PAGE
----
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The case of the vanishing millionaire’s tax

In less than a month, Illinois House Speaker Michael Madigan recently introduced, and then withdrew, a constitutional amendment to add a 3 percent tax surcharge on incomes over $1 million. He argued that it could raise roughly $1 billion annually for schools, and then blamed the minority party — Republicans — for refusing to back it. That the plan stalled could be surprising, in light of survey data that seem to show strong support with voters.

In an October 2012 YouGov study, Illinois survey respondents were asked to express support or opposition to 14 ideas for addressing the state’s budget situation, and the single most popular option was “Increasing income taxes on those earning $1 million or more.” Fifty-nine percent expressed strong support, 16 percent support, 7 percent opposition, 10 percent strong opposition, and the final 9 percent were unsure.

So why is the surtax off the table? Constitutional amendments are always hard to pass because they require super-majority support. Even with a commanding 70-47 edge in seats, Madigan could pass the bill only with universal support in his own Democratic caucus. Perhaps because he often ignores or bullies the Republican minority, he could not lure any of them to his side to make up for a few tax-shy Democrats.

A more complicated answer is that the surtax might never have been anything more than a red herring, floated to generate headlines, to force ultra-wealthy Republican gubernatorial candidate Bruce Rauner to take a position that can be held against him in the campaign, and maybe to provide something for vulnerable Democrats to oppose, so that they could brag of their independence from Madigan.

A still more interesting explanation is that the public’s appetite for raising taxes on the rich could be weaker than those poll results suggest. Two-thirds of those same survey respondents, when asked to estimate the federal income taxes paid by those making a million dollars a year, gave answers at least 10 percent below the actual effective rate, which is about 25 percent, according to IRS data. So the broad support for making the rich pay more rests partly on underestimation of how much they currently pay.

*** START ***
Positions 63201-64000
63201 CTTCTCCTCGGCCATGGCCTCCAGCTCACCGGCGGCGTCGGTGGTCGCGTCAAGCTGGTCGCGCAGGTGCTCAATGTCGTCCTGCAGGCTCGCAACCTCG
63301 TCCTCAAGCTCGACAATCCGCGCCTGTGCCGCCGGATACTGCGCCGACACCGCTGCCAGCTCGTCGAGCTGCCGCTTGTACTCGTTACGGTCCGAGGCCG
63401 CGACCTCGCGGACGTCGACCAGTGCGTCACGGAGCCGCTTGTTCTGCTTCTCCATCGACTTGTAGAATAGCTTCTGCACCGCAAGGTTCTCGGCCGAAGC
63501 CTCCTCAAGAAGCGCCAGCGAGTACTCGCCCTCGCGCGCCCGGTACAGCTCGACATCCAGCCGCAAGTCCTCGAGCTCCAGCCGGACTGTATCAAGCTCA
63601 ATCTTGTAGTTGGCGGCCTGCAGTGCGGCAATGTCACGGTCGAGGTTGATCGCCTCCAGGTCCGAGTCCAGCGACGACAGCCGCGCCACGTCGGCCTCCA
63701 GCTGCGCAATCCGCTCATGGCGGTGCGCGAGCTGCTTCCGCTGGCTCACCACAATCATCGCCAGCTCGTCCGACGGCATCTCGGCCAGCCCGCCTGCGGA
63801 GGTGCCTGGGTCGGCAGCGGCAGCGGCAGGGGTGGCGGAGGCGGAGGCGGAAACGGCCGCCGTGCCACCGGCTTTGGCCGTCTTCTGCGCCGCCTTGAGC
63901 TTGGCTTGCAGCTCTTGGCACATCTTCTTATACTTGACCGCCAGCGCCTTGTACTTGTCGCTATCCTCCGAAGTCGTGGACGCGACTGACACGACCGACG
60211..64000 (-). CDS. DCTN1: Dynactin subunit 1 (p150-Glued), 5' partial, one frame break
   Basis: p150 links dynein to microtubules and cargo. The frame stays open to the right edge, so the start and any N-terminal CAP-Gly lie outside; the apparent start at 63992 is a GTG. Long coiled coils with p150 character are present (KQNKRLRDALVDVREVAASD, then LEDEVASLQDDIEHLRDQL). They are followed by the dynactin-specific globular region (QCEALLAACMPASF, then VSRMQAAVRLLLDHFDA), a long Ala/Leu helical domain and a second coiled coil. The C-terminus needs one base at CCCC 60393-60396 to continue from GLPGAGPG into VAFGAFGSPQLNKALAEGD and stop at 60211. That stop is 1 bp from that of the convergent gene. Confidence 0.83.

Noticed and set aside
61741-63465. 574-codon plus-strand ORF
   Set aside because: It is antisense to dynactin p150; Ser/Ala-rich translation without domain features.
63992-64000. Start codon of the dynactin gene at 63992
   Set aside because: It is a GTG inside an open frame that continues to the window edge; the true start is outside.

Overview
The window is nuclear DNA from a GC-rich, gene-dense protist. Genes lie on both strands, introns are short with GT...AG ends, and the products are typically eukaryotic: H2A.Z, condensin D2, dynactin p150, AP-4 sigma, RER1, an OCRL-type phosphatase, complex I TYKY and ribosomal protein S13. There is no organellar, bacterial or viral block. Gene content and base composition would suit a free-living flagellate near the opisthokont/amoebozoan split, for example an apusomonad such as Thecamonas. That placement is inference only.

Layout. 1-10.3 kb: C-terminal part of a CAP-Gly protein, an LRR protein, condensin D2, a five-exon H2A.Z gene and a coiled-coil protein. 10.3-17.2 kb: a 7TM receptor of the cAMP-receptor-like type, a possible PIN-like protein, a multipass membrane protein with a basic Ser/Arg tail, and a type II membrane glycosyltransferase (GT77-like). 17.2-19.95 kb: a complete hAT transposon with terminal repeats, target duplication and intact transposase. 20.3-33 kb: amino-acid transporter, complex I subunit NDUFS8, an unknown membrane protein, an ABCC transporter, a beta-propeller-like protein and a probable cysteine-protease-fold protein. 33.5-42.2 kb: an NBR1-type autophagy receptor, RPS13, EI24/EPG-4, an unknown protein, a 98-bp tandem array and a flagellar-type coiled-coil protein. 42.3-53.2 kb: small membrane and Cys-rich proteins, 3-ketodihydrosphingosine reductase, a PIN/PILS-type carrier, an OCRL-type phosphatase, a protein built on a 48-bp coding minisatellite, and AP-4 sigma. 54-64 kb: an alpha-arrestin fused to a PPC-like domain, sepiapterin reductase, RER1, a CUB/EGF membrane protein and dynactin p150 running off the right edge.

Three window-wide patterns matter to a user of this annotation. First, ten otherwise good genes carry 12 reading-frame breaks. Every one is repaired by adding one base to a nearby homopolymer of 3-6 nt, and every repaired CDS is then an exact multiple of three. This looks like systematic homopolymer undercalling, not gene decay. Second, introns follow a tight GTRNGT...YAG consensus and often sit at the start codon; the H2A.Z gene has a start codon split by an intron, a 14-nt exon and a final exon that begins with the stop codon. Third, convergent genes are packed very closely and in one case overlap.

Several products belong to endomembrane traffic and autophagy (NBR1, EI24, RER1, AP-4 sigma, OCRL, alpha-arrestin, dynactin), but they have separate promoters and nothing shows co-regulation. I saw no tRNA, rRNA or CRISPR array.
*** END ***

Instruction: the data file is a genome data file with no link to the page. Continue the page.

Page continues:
What sorts of average tax rates do Americans regard as fair? In a February 2012 YouGov national survey, respondents were asked to select fair income tax levels for hypothetical taxpayers with incomes ranging between $20,000 and $1 million. About 80 percent of respondents chose fair tax rates for millionaires that were lower than the current average tax rate paid by those with that level of income. Predictably, responses varied by self-reported ideology: conservatives like lower rates than moderates, who like lower rates than liberals. Strikingly, though, only those who self-identified as “very liberal” chose an average fair effective tax rate as high the current status quo for the millionaires. In this sense, most of the public regards the actual tax burden of the very wealthy as too high, not too low.

Gov. Pat Quinn, Madigan and Senate President John Cullerton have now committed to making permanent the previously temporary increase in the state’s income tax to 5 percent. The complexity of the tax code makes it a bit difficult to say exactly what overall income tax rates would have been paid by Illinois millionaires given current federal rates plus an 8 percent state rate. But likely scenarios for the resulting tax burden on the very wealthy put it higher than the levels chosen as fair by many Democrats, most independents, and nearly all Republicans.

Of course, Illinois remains in very bad fiscal shape. To get out of this hole (or merely to stop digging it deeper), the state government must both generate additional revenue and reduce spending. A lesson of the millionaire’s surtax — if it was ever more than a sleight of hand — could be that constitutional amendments are an unlikely tool, even with historically large Democratic majorities in both chambers of the General Assembly and a Democratic governor. A second lesson is that survey data on what policies are favored by the public are useful, but limited. Legislative gamesmanship can make the motives and preferences of leaders hard to fathom. Public opinion on taxes and spending is also deceptively complicated and multi-faceted, and thus open to misinterpretation.

Brian J. Gaines is a professor of political science at the University of Illinois at Urbana-Champaign. He holds an appointment at the University of Illinois Institute of Government and Public Affairs, and was a national fellow at the Hoover Institution, which sponsored the surveys referenced above. This commentary is part of the Illinois Budget Policy Toolbox. Learn more at igpa.uillinois.edu/budget-toolbox.



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